Thus, for example, since 1979, while the average incomes of the middle three quintiles are expected to grow (after transfers and taxes) by a total of 57 percent, the incomes of those in the top 1 percent are projected to increase by a whopping 281 percent by 2021.

There’s no other way around it: inequality in the United States is obscene, and something—much more than minor regulations and continued growth—needs to be done to overcome it.

As it turns out, Americans are fully aware of the problem. For example, according to Gallup, the overall opinion of capitalism held by young adults (both Millennials and Gen Zers) has deteriorated to the point that capitalism and socialism are tied in popularity.

And a new Reuters/Ipsos poll finds that nearly two-thirds of respondents agree that the very rich should pay more.*

Among the 4,441 respondents to the poll, 64% strongly or somewhat agreed that “the very rich should contribute an extra share of their total wealth each year to support public programs” – the essence of a wealth tax. Results were similar across gender, race and household income. While support among Democrats was stronger, at 77%, a majority of Republicans, 53%, also agreed with the idea.

Moreover, when asked in the poll if “the very rich should be allowed to keep the money they have, even if that means increasing inequality,” 54 percent of respondents disagreed.

That’s the reason the Economist and the Wall Street Journal have decided to launch their campaign about inequality—to attempt to undermine the widespread belief that inequality is growing and, even more, to challenge any and all efforts to actually do something to create a more equal economy and society.

Such a campaign may satisfy their readers, at least in the short run, but the problem itself will remain. This election year, I expect the growing gap between the tiny group at the top and everyone else to overshadow their shabby efforts and culminate in a movement they simply won’t be able to contain.


*Ironically, another recent attempt to undermine the Sanders-Warren proposals of new, higher wealth taxes actually serves to reinforce how extreme wealth inequality is in the United States. While admitting that “only a small segment of the population would be subject to the top rate,” the American Action Forum’s Douglas Holtz-Eakin and Gordon Gray [pdf] can only conclude that the taxes would have “broad impacts” only because the wealth holdings of that group “constitute a significant share of the investable wealth in the economy.”


There was a bit of an awkward moment on Tuesday when, during the Wall Street Journal’s interview with Gary Cohn, Director of the National Economic Council and chief economic advisor to Donald Trump, John Bussey asked the assembled CEOs if they plan to increase their company’s capital investments if the GOP’s tax bill passes.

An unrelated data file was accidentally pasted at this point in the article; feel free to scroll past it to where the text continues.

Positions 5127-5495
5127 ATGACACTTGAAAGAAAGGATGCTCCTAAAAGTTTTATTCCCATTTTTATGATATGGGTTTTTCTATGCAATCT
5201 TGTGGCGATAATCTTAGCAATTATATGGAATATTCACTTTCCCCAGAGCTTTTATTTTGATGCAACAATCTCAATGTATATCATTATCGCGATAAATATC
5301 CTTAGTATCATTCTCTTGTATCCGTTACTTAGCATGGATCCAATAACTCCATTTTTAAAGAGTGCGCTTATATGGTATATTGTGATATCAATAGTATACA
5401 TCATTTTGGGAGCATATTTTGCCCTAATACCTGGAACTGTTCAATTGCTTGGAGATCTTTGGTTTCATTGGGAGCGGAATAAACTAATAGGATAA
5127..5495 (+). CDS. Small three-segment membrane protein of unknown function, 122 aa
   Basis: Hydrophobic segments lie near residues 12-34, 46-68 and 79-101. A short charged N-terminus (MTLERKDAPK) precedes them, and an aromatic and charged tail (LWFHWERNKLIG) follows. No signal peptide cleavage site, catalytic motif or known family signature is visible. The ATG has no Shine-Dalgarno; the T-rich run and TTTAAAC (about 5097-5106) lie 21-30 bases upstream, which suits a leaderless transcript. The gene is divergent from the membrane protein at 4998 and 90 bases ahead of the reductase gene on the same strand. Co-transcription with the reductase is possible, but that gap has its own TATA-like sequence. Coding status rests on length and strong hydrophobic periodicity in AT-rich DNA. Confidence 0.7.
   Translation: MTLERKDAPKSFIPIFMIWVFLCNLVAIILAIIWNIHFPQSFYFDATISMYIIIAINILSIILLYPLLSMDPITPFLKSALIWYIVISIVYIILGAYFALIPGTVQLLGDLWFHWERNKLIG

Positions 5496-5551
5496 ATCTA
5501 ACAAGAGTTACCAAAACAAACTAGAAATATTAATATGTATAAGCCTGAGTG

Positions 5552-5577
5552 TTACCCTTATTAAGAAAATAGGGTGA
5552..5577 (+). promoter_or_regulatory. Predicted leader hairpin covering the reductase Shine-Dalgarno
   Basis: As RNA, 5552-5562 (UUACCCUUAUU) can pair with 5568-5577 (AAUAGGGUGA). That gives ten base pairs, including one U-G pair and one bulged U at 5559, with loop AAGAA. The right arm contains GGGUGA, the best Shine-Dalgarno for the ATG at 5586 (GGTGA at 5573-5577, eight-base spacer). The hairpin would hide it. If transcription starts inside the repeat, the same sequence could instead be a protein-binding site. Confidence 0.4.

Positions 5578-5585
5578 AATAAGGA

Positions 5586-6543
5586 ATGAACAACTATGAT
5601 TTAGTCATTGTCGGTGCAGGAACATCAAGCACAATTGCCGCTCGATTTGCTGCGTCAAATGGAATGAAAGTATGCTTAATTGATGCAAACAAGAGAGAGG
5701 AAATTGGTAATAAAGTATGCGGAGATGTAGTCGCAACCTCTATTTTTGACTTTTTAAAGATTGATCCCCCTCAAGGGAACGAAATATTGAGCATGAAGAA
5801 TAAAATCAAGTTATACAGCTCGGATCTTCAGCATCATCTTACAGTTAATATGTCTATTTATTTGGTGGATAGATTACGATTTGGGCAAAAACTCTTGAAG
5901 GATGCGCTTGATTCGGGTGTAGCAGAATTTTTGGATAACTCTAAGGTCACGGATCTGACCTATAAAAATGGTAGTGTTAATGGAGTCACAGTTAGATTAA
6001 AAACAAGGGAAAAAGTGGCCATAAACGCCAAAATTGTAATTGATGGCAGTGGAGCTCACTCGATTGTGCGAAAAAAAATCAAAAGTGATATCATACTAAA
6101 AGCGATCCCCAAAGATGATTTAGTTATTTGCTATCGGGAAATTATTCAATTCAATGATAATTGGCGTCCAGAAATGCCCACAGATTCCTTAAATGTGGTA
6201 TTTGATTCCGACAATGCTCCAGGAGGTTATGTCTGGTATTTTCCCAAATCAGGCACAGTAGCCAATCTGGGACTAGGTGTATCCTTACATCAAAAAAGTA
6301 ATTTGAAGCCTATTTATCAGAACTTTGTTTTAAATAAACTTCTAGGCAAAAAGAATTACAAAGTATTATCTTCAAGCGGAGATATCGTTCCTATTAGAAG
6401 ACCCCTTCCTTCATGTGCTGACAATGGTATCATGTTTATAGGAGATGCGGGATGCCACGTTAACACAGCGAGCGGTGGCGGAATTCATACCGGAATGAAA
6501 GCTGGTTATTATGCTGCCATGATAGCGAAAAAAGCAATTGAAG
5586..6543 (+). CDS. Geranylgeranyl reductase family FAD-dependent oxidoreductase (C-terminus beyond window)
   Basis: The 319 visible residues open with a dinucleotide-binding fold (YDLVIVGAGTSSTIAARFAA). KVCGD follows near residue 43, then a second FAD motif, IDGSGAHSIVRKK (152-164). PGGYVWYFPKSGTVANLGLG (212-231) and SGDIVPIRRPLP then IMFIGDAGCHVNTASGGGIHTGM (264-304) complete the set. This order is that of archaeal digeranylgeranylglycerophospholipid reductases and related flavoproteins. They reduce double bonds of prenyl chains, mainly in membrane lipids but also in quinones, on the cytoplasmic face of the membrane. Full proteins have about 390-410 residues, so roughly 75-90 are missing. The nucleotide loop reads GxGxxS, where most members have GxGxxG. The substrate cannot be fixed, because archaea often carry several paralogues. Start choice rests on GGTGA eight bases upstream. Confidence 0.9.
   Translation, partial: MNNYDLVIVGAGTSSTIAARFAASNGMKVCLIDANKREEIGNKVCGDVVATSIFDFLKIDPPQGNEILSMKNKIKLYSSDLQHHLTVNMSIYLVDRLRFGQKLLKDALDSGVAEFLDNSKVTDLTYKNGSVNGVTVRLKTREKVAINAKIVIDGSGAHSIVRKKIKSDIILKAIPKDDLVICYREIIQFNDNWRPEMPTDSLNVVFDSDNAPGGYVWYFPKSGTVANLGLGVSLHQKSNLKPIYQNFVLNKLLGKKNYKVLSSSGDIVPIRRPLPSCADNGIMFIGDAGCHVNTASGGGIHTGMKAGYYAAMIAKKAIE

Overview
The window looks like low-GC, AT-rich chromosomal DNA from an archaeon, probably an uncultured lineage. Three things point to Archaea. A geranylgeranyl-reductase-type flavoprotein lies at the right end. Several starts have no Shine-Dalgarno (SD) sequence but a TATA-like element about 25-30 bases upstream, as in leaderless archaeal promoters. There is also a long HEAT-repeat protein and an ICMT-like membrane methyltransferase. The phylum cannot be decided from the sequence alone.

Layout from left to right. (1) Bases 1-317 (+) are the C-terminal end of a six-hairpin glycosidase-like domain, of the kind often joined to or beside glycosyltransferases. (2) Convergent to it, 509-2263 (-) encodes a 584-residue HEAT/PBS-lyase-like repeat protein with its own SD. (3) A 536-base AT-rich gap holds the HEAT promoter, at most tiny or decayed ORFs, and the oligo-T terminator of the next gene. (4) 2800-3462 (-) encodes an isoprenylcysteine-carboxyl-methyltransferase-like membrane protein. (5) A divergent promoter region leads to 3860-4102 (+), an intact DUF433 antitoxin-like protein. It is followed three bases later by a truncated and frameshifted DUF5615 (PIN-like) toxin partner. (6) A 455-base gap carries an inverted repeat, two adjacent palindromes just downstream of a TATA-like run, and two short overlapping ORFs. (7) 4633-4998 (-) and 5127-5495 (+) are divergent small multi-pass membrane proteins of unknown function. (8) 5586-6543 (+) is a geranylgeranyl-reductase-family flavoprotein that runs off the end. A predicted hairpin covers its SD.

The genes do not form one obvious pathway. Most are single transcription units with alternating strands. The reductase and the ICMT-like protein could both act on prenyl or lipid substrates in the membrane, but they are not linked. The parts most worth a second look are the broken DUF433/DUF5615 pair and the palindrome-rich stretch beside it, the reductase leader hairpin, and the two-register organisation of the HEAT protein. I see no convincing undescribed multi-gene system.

“Why aren’t the other hands up?” Gary Cohn asks.

Well, let me see if I can answer that.


First, corporate profits (the blue line in the chart above) are already at record highs. Second, credit is very cheap and readily available.* Thus, corporate investment (the red line) is greater than profits and also at record highs.

In other words, if the people who run those corporations believed that investing in new factories or equipment that might create more jobs would result in higher profits, they would already be doing it.

That’s why most of the CEOs didn’t raise their hands. They know full well that most of the gains from the proposed corporate tax cuts will just be distributed in the form of higher CEO salaries, increased dividends to stockowners, and more mergers and acquisitions.**

And that certainly won’t create new jobs—which is why most people, when they figure out the real nature of the proposed tax cuts, will be raising their hands in unison with a very different kind of gesture.


*As Laurence D. Fink, the founder of BlackRock, the largest money manager in the world overseeing some $6 trillion, said at The New York Times DealBook conference last week,

If you’d asked me a year ago how would you feel, I would’ve told you I’ve got concerns in this region and that region. . .A year-and-a-half ago we were worried about China. A year ago I would’ve said I’m very worried about the eurozone stability. . .And then the other surprise is how robust the U.S. economy is—how strong corporate profits are. I would say that’s my biggest surprise, how robust corporate profitability is, even with a quite dysfunctional Washington.

**Chris Dillow, for his part, gives the lie to the idea that higher inequality leads to higher investment. Thus, in his view, “defenders of inequality must come up with something better.” Cohn and the other Republicans who are peddling the benefits for workers of the current tax plan are going to have to come up with something better, too.


Special mention



Corporate duplicity, it seems, knows no bounds.